Not mentioned in the description above is the control room, which also has a pleasant, inspiring atmosphere. The room features a Custom 26 channel Auditronics board (heavily modified by Joel Hamilton and Purple Audio). The sound is great — controlled, but alive.
It’s very impressive that in a time when studios are supposed to be struggling, Aaron and John have dug in to create a clearly expensive space like this. They kept the costs down by pretty much doing everything themselves. They know how many nails got hammered. And they pretty much do everything on a day-to-day basis too. From opening up in the morning, mopping the floors and paying the bills to booking the sessions, setting up the mics and pressing “record” It’s usually either John or Aaron doing it.
Does it get to be a bit much? “Sometimes I’ll get home from a session at 10 p.m. and I’m looking forward to getting some rest when I realize that some emails have come in and I need to handle some booking. So at that moment, yeah, it can be a little tiring. But for the most part we split the work load really well between us. And at the end of the day, it’s worth it. That we have this place is amazing. And there really isn’t any other way we could pull it off.”
Aaron and John both stressed that they aim to keep the place affordable — and it is, very much so. Booking Studio A costs $750 a day, and Studio B is $450, both including engineer — really incredible, especially when you consider the kind of sound you can get, and the atmosphere you get to create in. Artists and labels clearly know what a good deal it is, because both rooms are well-booked through April.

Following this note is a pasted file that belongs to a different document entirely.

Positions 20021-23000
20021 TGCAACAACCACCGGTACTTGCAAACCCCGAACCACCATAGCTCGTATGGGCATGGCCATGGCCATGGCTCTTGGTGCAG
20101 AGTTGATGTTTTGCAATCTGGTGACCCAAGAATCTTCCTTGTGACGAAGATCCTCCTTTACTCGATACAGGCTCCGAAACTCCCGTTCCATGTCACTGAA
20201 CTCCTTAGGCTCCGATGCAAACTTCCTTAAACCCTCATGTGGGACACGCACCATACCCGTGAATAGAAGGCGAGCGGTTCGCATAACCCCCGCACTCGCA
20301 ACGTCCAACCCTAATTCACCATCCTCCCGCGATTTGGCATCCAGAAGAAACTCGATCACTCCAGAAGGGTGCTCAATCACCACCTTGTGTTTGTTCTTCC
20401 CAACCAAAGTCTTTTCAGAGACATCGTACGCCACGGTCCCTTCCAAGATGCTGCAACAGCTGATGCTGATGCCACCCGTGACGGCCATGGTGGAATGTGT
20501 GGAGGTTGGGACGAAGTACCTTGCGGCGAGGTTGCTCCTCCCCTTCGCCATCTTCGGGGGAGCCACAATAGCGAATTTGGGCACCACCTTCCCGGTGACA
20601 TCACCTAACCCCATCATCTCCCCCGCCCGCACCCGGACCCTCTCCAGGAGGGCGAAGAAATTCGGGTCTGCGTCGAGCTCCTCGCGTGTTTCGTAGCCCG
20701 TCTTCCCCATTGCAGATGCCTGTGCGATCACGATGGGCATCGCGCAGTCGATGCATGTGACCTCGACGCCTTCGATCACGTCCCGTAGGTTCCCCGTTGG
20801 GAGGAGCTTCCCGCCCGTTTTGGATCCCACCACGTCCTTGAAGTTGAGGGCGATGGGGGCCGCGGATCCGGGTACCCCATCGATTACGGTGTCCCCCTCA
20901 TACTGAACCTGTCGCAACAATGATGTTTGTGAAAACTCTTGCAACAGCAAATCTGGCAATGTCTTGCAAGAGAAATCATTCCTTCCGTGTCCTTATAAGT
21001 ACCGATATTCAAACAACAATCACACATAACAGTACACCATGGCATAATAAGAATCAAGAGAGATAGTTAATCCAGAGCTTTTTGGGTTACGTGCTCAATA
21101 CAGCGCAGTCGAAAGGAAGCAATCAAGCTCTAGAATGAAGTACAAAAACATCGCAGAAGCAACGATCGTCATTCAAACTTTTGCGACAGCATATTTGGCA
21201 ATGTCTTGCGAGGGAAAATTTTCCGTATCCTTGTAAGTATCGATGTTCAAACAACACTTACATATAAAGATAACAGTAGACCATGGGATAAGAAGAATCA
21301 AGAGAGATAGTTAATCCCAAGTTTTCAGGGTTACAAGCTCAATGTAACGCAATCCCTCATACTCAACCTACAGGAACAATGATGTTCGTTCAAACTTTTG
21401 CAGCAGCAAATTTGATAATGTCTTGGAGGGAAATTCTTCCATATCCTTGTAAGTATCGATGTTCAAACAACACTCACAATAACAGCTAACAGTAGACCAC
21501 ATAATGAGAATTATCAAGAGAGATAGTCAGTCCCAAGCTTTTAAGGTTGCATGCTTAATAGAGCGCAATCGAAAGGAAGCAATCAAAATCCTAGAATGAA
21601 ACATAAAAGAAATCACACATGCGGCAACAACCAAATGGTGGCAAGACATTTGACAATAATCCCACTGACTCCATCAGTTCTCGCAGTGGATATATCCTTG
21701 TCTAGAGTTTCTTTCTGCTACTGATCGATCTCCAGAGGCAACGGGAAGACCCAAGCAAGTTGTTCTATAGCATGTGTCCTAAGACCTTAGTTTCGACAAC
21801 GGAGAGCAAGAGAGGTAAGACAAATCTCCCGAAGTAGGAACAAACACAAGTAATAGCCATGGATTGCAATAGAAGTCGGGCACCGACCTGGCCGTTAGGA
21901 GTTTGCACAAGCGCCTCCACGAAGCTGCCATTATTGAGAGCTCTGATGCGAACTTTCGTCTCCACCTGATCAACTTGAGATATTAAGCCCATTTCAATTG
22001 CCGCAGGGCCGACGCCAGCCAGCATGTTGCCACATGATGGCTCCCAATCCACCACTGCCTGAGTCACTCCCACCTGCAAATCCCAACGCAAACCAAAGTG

So, don’t sleep on the new Bunker studio — we can’t recommend them enough here at Masterdisk.
In case you haven’t heard about this. 5 concerts for Japan in NYC!
From John Zorn:
We are all overwhelmed by the tragic devastation that has been happening in Japan and want to do what we can to help. These 5 benefit concerts came about because of people’s selfless generosity and open hearts—because of the power of friendship and love. Events of this kind do more than raise money, they bring people together and help us to heal. Please join us. —John Zorn
MARCH 27 at MILLER THEATRE
MIKE PATTON & URI CAINE
YOKO ONO & SEAN LENNON
MARK FELDMAN & SYLVIE COURVOISIER
IKUE MORI & JOHN ZORN
JAMIE SAFT AND NEW ZION TRIO
AYA NISHINA and FRIENDS
ALHAMBRA TRIO WITH ROB BURGER
MASADA STRING TRIO
JG THIRLWELL’S MANOREXIA
BUKE AND GASS
Ike Sturm is a bassist, composer and the Music Director for the Jazz Ministry at Saint Peter’s Church (the “Jazz Church”) here in Manhattan. His remarkable Jazz Mass, a work for voices, strings and jazz ensemble, was commissioned by St. Peter’s, recorded in 2007-08 at Avatar Studios and mastered by Randy Merrill at Masterdisk . It was released in October 2009 and received a 4.5 (out of 5) rating from the venerable jazz mag Downbeat — an extraordinary achievement. Below is an interview with Ike, followed by an interview with Randy Merrill, on the subject of the making of Jazz Mass.
TMR: I assume the project began with the commission from Saint Peter’s. Is that true or do its origins go back further?
Ike: I heard a lot of film and symphonic music while growing up in a musical family and I am always reaching for ways to express the vocal and orchestral sounds that move me so much. I was asked to write a mass for Saint Peter’s, where I work as the music director for the Jazz Ministry, and I dreamt about putting all of these sounds together. I wanted to write something special, as the piece was dedicated to my friend, Pastor Dale Lind, who has served the jazz community in New York for over 40 years. I wanted the music to sound free and uninhibited by the form or religious context, hopefully offering a new and creative means of expression in worship.